Anthropology | Topical Seminar in the Ethnography of Communication
L400 | 0502 | Le Sourd

This course provides an introduction to the areas of contemporary
linguistic work that are most relevant to the concerns of archaeologists
and students of human origins.  We will begin by exploring the methods that
historical linguists use to group languages into families and to
reconstruct proto-languages, the ancestors of these linguictic families,
then investigate the ways in which this work can help in reconstructing
aspects of ancient cultures and identifying the homelands of those
cultures.  The remainder of the course will be concerned with the question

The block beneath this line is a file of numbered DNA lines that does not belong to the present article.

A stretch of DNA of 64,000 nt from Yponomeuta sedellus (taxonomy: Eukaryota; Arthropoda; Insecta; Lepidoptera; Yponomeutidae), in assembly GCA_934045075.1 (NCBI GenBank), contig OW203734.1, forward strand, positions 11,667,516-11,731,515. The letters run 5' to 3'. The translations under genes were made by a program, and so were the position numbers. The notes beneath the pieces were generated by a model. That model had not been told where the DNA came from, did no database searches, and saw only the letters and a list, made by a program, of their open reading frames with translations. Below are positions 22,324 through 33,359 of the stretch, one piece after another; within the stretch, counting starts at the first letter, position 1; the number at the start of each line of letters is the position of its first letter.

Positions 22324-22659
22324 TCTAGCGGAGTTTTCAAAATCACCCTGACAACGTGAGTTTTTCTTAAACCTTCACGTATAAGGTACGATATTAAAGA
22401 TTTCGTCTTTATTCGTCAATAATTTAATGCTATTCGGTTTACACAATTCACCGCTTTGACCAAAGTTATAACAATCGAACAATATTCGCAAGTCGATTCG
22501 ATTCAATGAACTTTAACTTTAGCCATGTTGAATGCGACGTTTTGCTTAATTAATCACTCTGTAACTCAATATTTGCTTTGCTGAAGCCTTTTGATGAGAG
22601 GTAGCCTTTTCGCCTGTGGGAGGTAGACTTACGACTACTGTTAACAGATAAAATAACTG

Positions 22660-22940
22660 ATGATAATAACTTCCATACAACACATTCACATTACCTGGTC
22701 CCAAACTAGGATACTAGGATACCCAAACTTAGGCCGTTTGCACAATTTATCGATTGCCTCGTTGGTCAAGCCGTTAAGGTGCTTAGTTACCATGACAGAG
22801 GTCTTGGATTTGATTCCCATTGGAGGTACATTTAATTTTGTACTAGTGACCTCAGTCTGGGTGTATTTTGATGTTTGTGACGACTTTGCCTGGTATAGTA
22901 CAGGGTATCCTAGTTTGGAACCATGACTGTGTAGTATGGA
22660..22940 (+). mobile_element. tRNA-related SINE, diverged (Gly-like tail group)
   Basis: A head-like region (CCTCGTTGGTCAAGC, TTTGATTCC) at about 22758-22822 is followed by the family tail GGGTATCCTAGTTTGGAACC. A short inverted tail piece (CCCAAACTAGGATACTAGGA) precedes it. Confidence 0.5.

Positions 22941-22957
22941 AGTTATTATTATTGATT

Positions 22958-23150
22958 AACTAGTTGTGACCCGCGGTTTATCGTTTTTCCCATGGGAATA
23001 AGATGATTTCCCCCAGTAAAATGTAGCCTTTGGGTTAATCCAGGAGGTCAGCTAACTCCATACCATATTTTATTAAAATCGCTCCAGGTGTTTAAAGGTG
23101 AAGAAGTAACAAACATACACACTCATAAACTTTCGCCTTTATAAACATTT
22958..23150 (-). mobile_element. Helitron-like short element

of the origin of language, asking what cognitive abilities underlie
language learning and language use, how and when those cognitive abilities
might have arisen in the evolution of our species, and what the results of
contemporary linguistics can (and cannot) tell us about the antiquity of
human speech.  Written work for the course will consist of a series of
problem sets designed to provide students with a practical understanding of
the mehtods of linguistic reconstruction, plus several short papers.  The
course is open to advanced undergraduate as well as graduate students.  No
previous knowledge of linguistics will be assumed.